The more details that emerge about the wiretapping and arrest of former French President Nicolas Sarkozy, the more disturbing the French justice system's conduct in the case seems to be.
The charges against Sarkozy derive from taped conversations between him and his lawyer, as well as between his lawyer and a judge. Allegedly the judge was asked to provide information about a campaign-financing investigation against Sarkozy in exchange for a nice posting in Monaco. The wiretaps were authorized by investigators pursuing allegations that Sarkozy took up to $70 million from former Libyan leader Muammar Qaddafi in undeclared (and therefore illegal) campaign funds for the 2007 election.
Sarkozy claims the latest charges against him -- for influence peddling and judicial interference -- are politically motivated. Whether that's true or not, there are two problems: First, never before had French police been given permission to record and transcribe phone conversations between a lawyer and a judge (who is also a lawyer). "We were all just shocked," Beryl Brown, who runs a criminal-law practice in Paris, told me. "If lawyers can't talk to lawyers on the phone, certain of confidentiality, we can't do our jobs. It is absolutely incredible."
So upset are French legal professionals that France's bar association is drawing up a petition demanding that a bill on protected correspondence be amended to ensure that conversations between lawyers can never again be tapped.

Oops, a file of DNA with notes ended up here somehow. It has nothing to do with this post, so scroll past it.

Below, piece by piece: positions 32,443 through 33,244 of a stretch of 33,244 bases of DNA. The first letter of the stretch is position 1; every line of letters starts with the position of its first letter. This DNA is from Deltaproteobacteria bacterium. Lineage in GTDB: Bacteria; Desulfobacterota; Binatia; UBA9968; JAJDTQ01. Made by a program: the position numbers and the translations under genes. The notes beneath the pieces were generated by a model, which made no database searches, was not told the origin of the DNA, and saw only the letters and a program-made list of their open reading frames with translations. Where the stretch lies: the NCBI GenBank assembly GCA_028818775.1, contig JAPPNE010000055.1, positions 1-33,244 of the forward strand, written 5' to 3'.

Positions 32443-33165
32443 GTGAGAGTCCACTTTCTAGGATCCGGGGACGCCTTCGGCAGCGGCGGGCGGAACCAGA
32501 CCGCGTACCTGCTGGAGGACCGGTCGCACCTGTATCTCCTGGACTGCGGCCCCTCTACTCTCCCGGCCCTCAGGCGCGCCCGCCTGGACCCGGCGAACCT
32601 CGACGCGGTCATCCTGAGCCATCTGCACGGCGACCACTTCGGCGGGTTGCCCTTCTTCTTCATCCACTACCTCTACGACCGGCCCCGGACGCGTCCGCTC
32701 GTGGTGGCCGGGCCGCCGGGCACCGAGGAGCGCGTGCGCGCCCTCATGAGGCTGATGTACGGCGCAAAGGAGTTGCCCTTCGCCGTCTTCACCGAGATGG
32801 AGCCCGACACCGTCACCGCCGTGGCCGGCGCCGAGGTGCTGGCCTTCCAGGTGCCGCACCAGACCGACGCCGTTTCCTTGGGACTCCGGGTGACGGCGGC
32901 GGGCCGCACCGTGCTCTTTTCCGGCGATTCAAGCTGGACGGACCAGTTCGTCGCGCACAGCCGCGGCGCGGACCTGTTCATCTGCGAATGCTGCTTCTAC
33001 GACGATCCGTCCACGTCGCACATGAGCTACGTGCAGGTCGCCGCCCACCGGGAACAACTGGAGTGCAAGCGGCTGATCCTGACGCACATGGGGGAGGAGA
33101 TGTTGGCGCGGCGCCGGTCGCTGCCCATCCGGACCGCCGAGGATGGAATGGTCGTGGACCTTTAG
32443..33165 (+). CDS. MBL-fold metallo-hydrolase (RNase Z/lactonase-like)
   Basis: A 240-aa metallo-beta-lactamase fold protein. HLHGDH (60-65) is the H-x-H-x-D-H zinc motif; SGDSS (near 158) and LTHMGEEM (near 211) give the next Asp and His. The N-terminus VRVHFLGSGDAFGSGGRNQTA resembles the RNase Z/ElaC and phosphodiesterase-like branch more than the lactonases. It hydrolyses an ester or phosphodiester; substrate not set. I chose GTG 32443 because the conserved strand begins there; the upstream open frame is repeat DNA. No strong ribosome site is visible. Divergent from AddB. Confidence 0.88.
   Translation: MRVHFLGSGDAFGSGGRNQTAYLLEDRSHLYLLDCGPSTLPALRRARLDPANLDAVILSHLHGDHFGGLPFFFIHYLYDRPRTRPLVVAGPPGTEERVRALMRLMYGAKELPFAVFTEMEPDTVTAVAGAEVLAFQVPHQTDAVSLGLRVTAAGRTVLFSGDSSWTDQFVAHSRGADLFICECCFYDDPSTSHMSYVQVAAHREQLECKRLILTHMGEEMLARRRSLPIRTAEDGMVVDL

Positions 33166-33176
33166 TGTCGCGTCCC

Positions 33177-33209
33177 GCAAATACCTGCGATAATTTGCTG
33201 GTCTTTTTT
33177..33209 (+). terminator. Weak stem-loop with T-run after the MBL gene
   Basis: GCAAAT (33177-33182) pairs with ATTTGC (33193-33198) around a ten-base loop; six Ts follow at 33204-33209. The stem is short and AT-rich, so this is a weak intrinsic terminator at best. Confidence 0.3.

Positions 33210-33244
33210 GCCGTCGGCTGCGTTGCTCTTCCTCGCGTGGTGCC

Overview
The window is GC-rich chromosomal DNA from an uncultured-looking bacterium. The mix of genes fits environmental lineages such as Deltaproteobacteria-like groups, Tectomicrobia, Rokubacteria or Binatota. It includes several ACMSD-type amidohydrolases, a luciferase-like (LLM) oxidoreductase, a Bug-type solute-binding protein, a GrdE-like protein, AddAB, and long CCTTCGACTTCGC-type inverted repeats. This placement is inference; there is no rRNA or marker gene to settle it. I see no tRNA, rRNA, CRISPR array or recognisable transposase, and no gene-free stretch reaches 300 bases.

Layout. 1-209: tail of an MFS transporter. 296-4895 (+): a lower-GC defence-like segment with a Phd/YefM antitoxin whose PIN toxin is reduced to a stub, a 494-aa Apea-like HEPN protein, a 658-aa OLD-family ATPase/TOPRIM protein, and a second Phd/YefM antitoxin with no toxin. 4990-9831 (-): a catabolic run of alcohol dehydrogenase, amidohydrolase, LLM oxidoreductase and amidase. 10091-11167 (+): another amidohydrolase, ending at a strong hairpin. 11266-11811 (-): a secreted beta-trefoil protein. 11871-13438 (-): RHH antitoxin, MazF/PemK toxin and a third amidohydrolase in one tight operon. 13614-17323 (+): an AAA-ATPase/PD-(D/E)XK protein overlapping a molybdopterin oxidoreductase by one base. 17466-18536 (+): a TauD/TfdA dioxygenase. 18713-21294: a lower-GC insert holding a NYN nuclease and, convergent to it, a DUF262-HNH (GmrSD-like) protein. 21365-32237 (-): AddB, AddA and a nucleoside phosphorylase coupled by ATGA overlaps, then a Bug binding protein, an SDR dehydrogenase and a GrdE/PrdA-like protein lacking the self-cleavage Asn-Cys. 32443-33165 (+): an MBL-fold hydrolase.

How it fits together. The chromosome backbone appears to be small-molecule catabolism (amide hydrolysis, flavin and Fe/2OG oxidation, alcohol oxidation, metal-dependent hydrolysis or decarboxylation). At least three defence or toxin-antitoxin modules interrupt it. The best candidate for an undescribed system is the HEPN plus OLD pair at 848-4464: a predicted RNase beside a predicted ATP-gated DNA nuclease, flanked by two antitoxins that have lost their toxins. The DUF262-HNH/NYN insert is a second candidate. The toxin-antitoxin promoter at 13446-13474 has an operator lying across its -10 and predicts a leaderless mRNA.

To appreciate the second problem with the wiretap, let's imagine that, when recorded, Sarkozy wasn't talking to his lawyer but to an aide. Even then, the wiretapping, which began last fall, should never have been approved.
To do so required accepting the following logic: In order to gather evidence on charges that the suspect collected money from a man who is now dead in order to fund an election campaign that ended seven years ago, we need to listen in on his current phone conversations to gather proof of this illegal activity.
Even in France, where tapping phones for police investigations is commonplace, authorities are supposed to have a reasonable expectation of gathering information directly related to the case they are pursuing. Moreover, under French law, anything that isn't tied to the case cannot be transcribed. Otherwise, investigators can simply go on fishing expeditions and use whatever they discover -- which appears to be precisely what happened in this case.
While Sarkozy may prove to be guilty of taking money from Qaddafi, and he may have tried to undermine the investigation into that alleged crime by suborning a judge -- both serious and pretty despicable crimes -- the decision to tap his phone was indefensible. Whatever else comes the Sarkozy case, it should include a thorough reappraisal of France's overly lax rules on wiretapping.
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Marc Champion at firstname.lastname@example.org